Mewborn v. Mewborn

Annotate this Case

79 S.E.2d 398 (1954)

239 N.C. 284

MEWBORN et al. v. MEWBORN et al.

No. 317.

Supreme Court of North Carolina.

January 15, 1954.

*399 George W. Edwards, Snow Hills, for appellants.

Wallace & Wallace, Kinston, for appellees.

DENNY, Justice.

The intent of a testator is to be ascertained, if possible, from a consideration of his will from its four corners, and such intent should be given effect unless contrary to some rule of law or at variance with public policy. Coppedge v. Coppedge, 234 N.C. 173, 66 S.E.2d 777; Elmore v. Austin, 232 N.C. 13, 59 S.E.2d 205; House v. House, 231 N.C. 218, 56 S.E.2d 695; Cannon v. Cannon, 225 N.C. 611, 36 S.E.2d 17; Williams v. Rand, 223 N.C. 734, 28 S.E.2d 247; Heyer v. Bulluck, 210 N.C. 321, 186 S.E. 356.

In order to effectuate the intention of the testator, the court may disregard or supply punctuation, as well as transpose *400 words, phrases, or clauses. Even words, phrases, or clauses will be supplied in the construction of a will when the sense of the phrase or clause in question, as collected from the context, manifestly requires it. Coppedge v. Coppedge, supra; Williams v. Rand, supra; Heyer v. Bulluck, supra; Washburn v. Biggerstaff, 195 N.C. 624, 143 S.E. 210; Gordon v. Ehringhaus, 190 N.C. 147, 129 S.E. 187.

"It is very generally held that, where the gift is to several persons for life and at `their death' to `their' children, the fact that the phrase `their death' must be read `their respective deaths' may warrant the reading of the phrase `their children' as `their respective children.'" Bool v. Mix, 17 Wend., N.Y., 119, 31 Am.Dec. 285; Annotation 16 A.L.R. 123; 57 Am.Jur., Wills, section 1315, page 870; Horne v. Horne, 181 Va. 685, 26 S.E.2d 80; Cook v. Cook, 292 Ky. 53, 165 S.W.2d 971.

In the case of Horne v. Horne, supra, the Supreme Court of Virginia passed upon a provision in a deed involving the same question posed on this appeal. The deed dated 2 May, 1903, executed by R. R. Horne and wife, reserved a life estate in themselves in the lands involved and conveyed remainders therein for life to their sons, George R. Horne and C. R. Horne, with remainders after their deaths "to their lawful children". [181 Va. 685, 26 S.E.2d 85.] C. R. Horne died 15 April, 1930, leaving four children. George R. Horne died without issue on 19 August, 1941. The court held that "the words "their children," when employed in gifts of future estates after life estates given to two or more brothers or sisters with remainder "to their children," invariably means to "their respective children" * * *.'" Whereupon, the Court affirmed the ruling of the lower court to the effect that George R. Horne having died without issue, the portion of the estate conveyed to him for life reverted to the estate of the original grantor.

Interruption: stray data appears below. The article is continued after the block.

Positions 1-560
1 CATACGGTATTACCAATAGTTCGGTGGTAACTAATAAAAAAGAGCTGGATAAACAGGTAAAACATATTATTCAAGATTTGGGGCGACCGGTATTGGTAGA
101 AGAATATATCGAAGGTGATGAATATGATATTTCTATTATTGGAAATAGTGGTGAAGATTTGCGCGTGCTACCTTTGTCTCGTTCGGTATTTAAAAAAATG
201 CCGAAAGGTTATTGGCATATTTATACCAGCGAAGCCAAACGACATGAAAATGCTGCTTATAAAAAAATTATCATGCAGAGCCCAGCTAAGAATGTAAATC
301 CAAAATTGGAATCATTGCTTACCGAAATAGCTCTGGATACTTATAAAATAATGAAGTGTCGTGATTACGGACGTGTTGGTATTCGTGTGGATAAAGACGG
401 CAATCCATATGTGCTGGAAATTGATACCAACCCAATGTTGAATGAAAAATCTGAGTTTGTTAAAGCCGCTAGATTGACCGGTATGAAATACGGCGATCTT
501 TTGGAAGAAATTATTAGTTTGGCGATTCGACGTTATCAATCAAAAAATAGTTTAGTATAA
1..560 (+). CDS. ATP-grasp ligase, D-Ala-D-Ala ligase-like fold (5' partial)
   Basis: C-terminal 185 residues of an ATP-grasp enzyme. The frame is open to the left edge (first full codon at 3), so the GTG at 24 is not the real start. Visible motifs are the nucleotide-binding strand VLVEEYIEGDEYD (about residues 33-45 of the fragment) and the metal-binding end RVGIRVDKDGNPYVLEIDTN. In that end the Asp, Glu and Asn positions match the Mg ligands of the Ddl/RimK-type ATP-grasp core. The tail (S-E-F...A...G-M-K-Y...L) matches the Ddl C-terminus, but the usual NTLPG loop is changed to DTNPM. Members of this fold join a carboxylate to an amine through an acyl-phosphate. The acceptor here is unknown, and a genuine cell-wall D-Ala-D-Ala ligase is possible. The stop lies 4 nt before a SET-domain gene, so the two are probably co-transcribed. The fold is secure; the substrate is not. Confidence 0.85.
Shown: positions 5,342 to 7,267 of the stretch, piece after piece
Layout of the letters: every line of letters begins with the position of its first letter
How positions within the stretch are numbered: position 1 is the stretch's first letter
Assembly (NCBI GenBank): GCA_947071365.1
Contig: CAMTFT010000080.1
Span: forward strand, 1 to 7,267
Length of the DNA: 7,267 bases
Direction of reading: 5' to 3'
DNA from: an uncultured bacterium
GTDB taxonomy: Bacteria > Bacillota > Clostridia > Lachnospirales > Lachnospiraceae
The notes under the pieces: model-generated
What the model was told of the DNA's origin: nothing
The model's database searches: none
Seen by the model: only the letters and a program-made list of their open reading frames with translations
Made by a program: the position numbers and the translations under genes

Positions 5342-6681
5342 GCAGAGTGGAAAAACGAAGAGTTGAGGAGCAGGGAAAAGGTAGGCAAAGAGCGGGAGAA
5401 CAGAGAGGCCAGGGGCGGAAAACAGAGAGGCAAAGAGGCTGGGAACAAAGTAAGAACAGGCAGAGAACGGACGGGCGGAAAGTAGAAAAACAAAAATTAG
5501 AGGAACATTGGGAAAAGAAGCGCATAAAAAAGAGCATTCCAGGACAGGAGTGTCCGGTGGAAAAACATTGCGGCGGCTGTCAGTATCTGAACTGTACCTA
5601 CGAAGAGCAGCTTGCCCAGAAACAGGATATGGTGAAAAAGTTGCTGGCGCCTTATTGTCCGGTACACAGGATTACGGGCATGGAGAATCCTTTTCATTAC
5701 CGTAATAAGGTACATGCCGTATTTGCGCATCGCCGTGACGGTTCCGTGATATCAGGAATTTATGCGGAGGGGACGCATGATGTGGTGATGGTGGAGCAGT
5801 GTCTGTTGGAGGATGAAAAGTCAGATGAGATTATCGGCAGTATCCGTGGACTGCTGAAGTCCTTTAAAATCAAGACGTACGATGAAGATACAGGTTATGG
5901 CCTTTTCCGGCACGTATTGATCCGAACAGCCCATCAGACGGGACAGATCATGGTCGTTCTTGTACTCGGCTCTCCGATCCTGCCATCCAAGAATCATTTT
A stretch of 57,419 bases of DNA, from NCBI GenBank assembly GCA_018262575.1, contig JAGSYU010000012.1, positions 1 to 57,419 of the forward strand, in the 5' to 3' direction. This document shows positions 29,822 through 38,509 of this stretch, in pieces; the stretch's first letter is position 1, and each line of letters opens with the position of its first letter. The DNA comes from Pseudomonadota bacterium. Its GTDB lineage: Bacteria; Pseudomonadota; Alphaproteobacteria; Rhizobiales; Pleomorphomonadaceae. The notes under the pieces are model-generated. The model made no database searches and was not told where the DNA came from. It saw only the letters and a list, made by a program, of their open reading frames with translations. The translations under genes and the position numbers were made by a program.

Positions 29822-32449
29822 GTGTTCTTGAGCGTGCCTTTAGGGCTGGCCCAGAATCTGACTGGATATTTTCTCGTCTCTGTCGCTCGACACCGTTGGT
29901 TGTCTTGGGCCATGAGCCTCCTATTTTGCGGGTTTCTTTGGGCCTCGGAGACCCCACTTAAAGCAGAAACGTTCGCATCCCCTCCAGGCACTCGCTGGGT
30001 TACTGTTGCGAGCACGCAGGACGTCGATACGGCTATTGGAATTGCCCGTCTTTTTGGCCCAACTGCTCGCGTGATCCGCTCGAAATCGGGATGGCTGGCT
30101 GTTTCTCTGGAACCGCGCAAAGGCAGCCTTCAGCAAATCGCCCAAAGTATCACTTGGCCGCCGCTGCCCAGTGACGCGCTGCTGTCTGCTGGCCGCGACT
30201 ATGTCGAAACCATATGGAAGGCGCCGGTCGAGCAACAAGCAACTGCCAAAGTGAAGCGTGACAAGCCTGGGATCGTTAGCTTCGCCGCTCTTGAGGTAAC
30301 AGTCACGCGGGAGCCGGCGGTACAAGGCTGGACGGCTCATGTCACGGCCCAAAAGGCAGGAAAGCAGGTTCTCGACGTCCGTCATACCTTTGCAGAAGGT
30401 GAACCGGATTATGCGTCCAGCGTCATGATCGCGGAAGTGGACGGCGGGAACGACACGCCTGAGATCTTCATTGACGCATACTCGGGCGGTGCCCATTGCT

In the instant case, the testator not only contemplated an equal division of the devised tracts of land between his sons George Washington Mewborn and Paul Hodges Mewborn, but he directed that upon the death of his wife the lands should be so divided. Therefore, upon the death of the testator they became tenants in common for life in the devised lands, subject to the life estate of their mother, Mary M. Mewborn.

Ordinarily where the will or deed creates life tenancies in common, it is held to indicate an intent on the part of the testator or grantor that the remainders shall pass per stirpes and not per capita. Horne v. Horne, supra; 57 Am.Jur., Wills, section 1315, page 870; Annotations, 16 A.L. R. 17; 78 A.L.R. 1387; 126 A.L.R. 159; 13 A.L.R.2d 1031. Cf. Haywood v. Rigsbee, 207 N.C. 684, 178 S.E. 102.

We think the provision in Item 4 of the will of W. D. Mewborn, directing an equal division of the lands devised therein between the two life takers, indicates a clear intent on the part of the testator that upon the death of his wife, the first taker for life, the sons should hold their shares in the devised lands in severalty. Therefore, upon their respective deaths their respective shares would go to their respective children, if each one of them had children. But, since George Washington Mewborn died without issue, the interest in the lands devised to him for life reverted to the estate of W. D. Mewborn. Moreover, this conclusion is consonant with the terms and provisions of the entire will. It contains nothing that indicates an intent to give to the children of Paul Hodges Mewborn any more than he undertook to provide for the children of his other heirs at law.

The judgment of the court below is